King Herod heard of it; for Jesus’ name had become known. Some said, “John the baptizer has been raised from the dead; that is why these powers are at work in him.” But others said, “It is Elijah.” And others said, “It is a prophet, like one of the prophets of old.” But when Herod heard of it he said, “John, whom I beheaded, has been raised.” For Herod had sent and seized John, and bound him in prison for the sake of Herodias, his brother Philip’s wife; because he had married her. For John Had said to Herod, “It is not lawful for you to have your brother’s wife.” And Herodias had a grudge against him and wanted to kill him. But she could not, for Herod feared John, knowing that he was a righteous and holy man, and kept him safe. When he heard him, he was much perplexed; and yet he heard him gladly. But an opportunity came when Herod on his birthday gave a banquet of his courtiers and officers and the leading men of Galilee. For when Herodias’ daughter came in and danced, she pleased Herod and his guests; and the king said to the girl, “Ask me for whatever you wish, and I will grant it.” And he vowed to her, “Whatever you ask me, and I will give you, even half of my kingdom.” And she went out, and said to her mother, “What shall I ask?” And she said, “The head of John the baptizer.” And she came in immediately with haste to the king, and asked, saying, “I want you to give me at once the head of John the Baptist on a platter.” And the king was exceedingly sorry, but because of his oaths and his guests. he did not want to break his word to her. And immediately the king sent a soldier of the guard and gave orders to bring his head. He went and beheaded him in prison, and brought his head on a platter, and gave it to the girl, and the girl gave it to her mother. When the disciples heard of it, they came and took his body, and laid it in a tomb (Mark 6:14-29).
John the Baptist was a Fearless Preacher of Yahweh
All four Gospels mention the importance of John the Baptist’s role in introducing and in preparing the way for Jesus, the Christ. Mark was brief and to the point, John stressed the identity and purpose of Jesus’ coming, Luke and Matthew reveal more of the person and style of the Baptist:
John bore witness to him (Jesus), and cried, “This was he of whom I said, ‘He who comes after me ranks before me, for he was before me.’ And from his fulness have we all received, grace upon grace. For the law was given through Moses; grace and truth came through Jesus Christ. No one has ever seen God; the only Son, who is in the bosom of the Father, he has made him known.
And this is the testimony of John when the Jews sent priests and Levites from Jerusalem to ask him, “Who are you?” He confessed, he did not deny, but confessed, “I am not the Christ.” And they asked him, “What then? Are you Elijah?” He said, “I am not.” “Are you the prophet?” And he answered, “No.” They said to him then, “Who are you? Let us have an answer for those who sent us. What do you say about yourself?” He said, “I am the voice of one crying in the wilderness, ‘Make straight the way of the Lord,’ as the prophet Isaiah said.”
Now they had been sent from the Pharisees. They asked him, “Then why are you baptizing if you are neither the Christ, nor Elijah, nor the prophet?” John answered them, “I baptize with water; but among you stands one whom you do not know, even he who comes after me, the thong of whose sandal I am not worthy to untie.” This took place in Bethany beyond the Jordan, where John was baptizing (John 1:15-28).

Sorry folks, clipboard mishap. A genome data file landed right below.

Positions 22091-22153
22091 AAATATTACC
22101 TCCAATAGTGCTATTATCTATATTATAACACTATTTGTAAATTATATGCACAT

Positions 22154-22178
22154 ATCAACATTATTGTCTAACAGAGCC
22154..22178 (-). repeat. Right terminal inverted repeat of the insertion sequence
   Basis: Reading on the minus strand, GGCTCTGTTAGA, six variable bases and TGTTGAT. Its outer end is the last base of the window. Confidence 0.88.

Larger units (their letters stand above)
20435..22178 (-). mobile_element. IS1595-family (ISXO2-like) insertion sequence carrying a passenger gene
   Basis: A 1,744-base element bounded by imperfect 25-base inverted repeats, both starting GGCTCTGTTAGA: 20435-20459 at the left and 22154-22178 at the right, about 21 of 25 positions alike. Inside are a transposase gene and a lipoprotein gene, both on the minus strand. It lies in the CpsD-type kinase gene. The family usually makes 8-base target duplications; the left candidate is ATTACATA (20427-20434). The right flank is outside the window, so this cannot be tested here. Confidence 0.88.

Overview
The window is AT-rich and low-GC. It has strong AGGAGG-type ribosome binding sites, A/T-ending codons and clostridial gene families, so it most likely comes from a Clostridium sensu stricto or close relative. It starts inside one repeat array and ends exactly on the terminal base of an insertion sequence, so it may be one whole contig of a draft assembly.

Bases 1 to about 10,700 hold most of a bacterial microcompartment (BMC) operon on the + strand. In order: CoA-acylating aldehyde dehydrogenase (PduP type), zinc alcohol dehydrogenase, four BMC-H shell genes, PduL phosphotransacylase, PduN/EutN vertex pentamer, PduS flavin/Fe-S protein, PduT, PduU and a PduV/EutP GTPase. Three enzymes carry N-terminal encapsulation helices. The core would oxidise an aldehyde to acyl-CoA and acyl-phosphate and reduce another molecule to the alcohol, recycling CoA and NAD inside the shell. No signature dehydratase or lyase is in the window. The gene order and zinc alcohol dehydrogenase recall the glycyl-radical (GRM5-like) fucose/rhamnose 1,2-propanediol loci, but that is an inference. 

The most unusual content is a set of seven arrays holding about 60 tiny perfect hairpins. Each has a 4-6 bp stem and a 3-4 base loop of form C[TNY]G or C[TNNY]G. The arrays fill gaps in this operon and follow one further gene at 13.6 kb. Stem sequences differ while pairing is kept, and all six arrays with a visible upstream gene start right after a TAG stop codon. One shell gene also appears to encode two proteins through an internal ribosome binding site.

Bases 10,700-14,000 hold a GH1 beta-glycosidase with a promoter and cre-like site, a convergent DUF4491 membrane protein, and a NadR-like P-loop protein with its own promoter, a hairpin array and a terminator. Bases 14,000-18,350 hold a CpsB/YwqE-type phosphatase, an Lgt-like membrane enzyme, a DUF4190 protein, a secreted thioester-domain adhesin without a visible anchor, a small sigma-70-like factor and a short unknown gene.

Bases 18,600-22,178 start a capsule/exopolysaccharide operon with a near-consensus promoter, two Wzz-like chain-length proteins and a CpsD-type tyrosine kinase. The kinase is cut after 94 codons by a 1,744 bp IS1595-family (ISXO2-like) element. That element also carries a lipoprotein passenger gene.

In the fifteenth year of the reign of Tiberius Caesar, Pontius Pilate being governor of Judea, and Herod being tetrarch of Galilee, and his brother Philip tetrarch of the region Ituraea and Trachonitis, and Lysanias tetrarch of Abilene, in the high-priesthood of Annas and
Caiaphas, the word of God came to John the son of Zechariah in the wilderness; and he went into all the region about the Jordan, preaching a baptism of repentance for the forgiveness of sin. As it is written in the book of the words of Isaiah the prophet, “The voice of one crying in the wilderness: Prepare the way of the Lord, make his paths straight. Every valley shall be filled, and every mountain and hill shall be brought low, and the crooked shall be made straight, and the rough ways shall be made smooth, all flesh shall see the salvation of God.”
He said therefore to the multitudes that came out to be baptized by him, “You brood of vipers! Who warned you to flee from the wrath to come? Bear fruits that befit repentance, and do not begin to say to yourselves, ‘We have Abraham as our father’; for I tell you, God is able from these stones to raise up children to Abraham. Even now the ax is laid to the root of the trees; every tree, therefore, that does not bear good fruit is cut down and thrown into the fire.”
And the multitude asked him, “What then shall we do?” ANd he answered them, “He who has two coats let him share with him who has none; and he who has food, let him do likewise. Tax collectors also came to be baptized, and said to him, “Teacher, what shall we do?” And he said to them, “Collect no more than is appointed you.” Soldiers also asked him, “And we, what shall we do?” And he said to them, “Rob no one by violence or by false accusation, and be content with your wages.”
As the people were in expectation, and all men questioned in their hearts concerning John, whether perhaps he were the Christ, John answered them all, “I baptize you with water; but he who is mightier than I is coming, the thong of whose sandals I am not worthy to untie; he will baptize you with the Holy Spirit and with fire. His winnowing fork is in his hand, to clear his threshing floor, and to gather the wheat into his granary, but the chaff he will burn with unquenchable fire.”
So, with many other exhortations, he preached good news to the people. But Herod the tetrarch, who had been reproved by him for Herodias, his brother’s wife, and for all the evil things that Herod had done, added this to them all, that he shut up John in prison (Luke 3:1-20).